Laclede Groves' Harmony Garden Creates a Musical Conversation

Emily Sitzes, Director of Community Wellness at Laclede Groves, a Lutheran Senior Services community in Webster Groves, Missouri, spearheaded the creation of an outdoor music sensory space. As a Board-Certified Music Therapist, Emily understands the power of music in healing and supporting well-being, particularly for older adults. Her goal was to create an auditory sensory space that would benefit the residents, their family members, and employees.

Emily sought to fundraise for instruments, and her music therapy program was selected as the recipient of last year's auxiliary project fund supporting residents in Laclede Groves' skilled-nursing households. She discovered Percussion Play online, which led to the birth of the Harmony Garden. The garden is located in the chapel courtyard, central to the Laclede Groves community, creating an inclusive area for everyone to enjoy. Emily says, "It is a wonderful space, utilized by people in passing and open for non-programmed events. When people see the instruments out there with children and grandchildren, visitors – people stop by to check them out. Staff play out there all the time, having a moment away from a busy day."

Importantly the instruments are wholly inclusive, with no wrong way to play them. Emily says they sound beautiful regardless of a person's musical ability. She says, "The inclusive nature of the instrument was important because it takes the intimidation out of it. We really wanted to make the space welcoming for everyone. All the instruments are installed to be wheelchair accessible, and that also means they're great if you're standing, if you're seated, or if you bring children into that space."

Emily was confident in choosing Percussion Play. She says, "We wanted to go with a company we knew was secure and compared Percussion Play to another large company. We were really drawn to the vibrancy of the instruments, and we could hear the sounds they made on the website. These recordings were really helpful when choosing".

It wasn't only the sound of the instruments that were important, but also their aesthetics. Emily says, "We loved the collections from Percussion Play as we wanted them to be vibrant and draw people in. The Rainbow Collection really fits that focus, and we loved the Calypso Chimes and the Rainbow Chimes. We also loved how natural the instruments felt. Being inspired by nature was important, so we chose the Harmony Flowers.”

The Harmony Garden is the focus of the music therapy program, where they host one-on-one sessions and sing-a-longs, which is a great motor exercise using the upper body and hand-eye coordination. Many residents with dementia are also enjoying the instruments. Emily says, "Residents who have dementia light up when a staff member plays, and they can then replicate that sound. They can follow the 'musical phrase.' We are seeing a musical conversation happening!" Emily continues, "People with dementia struggle to express themselves verbally. It is vital that these people have a voice and can communicate non-verbally through these instruments."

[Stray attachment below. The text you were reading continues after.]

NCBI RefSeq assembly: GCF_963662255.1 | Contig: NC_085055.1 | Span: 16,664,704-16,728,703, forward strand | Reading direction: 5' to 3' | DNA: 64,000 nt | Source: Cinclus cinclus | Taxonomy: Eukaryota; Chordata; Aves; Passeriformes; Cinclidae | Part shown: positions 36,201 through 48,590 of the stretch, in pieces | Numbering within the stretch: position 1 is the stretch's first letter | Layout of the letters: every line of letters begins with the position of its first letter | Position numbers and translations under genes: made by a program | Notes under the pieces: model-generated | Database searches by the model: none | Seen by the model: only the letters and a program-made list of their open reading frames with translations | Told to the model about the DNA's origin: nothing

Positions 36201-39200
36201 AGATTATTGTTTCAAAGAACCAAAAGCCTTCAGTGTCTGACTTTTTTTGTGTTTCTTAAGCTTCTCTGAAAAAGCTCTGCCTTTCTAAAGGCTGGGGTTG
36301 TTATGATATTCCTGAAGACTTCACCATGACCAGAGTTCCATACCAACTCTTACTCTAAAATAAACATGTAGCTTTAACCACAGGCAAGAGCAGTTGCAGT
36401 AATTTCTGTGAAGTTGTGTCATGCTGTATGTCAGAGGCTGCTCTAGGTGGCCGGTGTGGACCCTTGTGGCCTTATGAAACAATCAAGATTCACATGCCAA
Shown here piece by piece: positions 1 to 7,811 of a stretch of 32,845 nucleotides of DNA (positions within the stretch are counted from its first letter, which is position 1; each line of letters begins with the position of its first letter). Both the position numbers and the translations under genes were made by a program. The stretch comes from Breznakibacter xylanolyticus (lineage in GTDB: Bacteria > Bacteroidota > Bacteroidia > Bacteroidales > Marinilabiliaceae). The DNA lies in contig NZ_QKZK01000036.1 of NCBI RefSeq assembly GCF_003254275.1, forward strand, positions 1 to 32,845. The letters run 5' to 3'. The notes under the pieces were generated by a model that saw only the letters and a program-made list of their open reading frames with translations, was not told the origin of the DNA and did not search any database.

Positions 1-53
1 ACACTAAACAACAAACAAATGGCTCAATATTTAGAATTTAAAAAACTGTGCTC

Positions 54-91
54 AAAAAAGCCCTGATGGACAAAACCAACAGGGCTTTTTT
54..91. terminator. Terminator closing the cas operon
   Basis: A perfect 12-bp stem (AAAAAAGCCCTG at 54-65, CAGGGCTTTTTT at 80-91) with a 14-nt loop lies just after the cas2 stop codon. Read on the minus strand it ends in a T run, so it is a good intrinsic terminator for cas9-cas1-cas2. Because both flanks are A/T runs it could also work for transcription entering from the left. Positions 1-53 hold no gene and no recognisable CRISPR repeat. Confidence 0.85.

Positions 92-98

The garden is also used as a greeting to everyone, including the wider community in Webster Groves. Laclede Groves has a partnership with a local Lutheran school, and they often facilitate a pen pal connection between the students and some of the residents. When students visit, intergenerational opportunities are happening where the youngsters can play and share the Harmony Garden. Emily says, “When I walked outside, the space was full of children running around, and residents had huge smiles on their faces, and sound filled the air. There was laughter bumping off the walls. I cried watching it. The joy that was happening out there I had never experienced before. This illustrates the connections being built and being made stronger between generations.”

Emily is inspiring fellow music therapists who didn’t think this would be possible. She wants to open up a musical conversation where everyone can join in. With plans to hold more intergenerational events, Emily looks forward to expanding the music program to other Lutheran Senior Services communities to support the mission of Older Adults Living Life to the Fullest. The Harmony Garden has created a musical conversation that benefits the residents and the wider community.

Emily ends, “We see music in parks and think it’s for children. But it’s not just for young people; it’s for everyone. I want to open up a musical conversation where everyone can join in.”

Senior Living News recently interviewed Emily Sitzes, Director of Community Wellness at Laclede Groves. Read the Article: Laclede Groves Mixes Outdoors with Music for a Little Harmony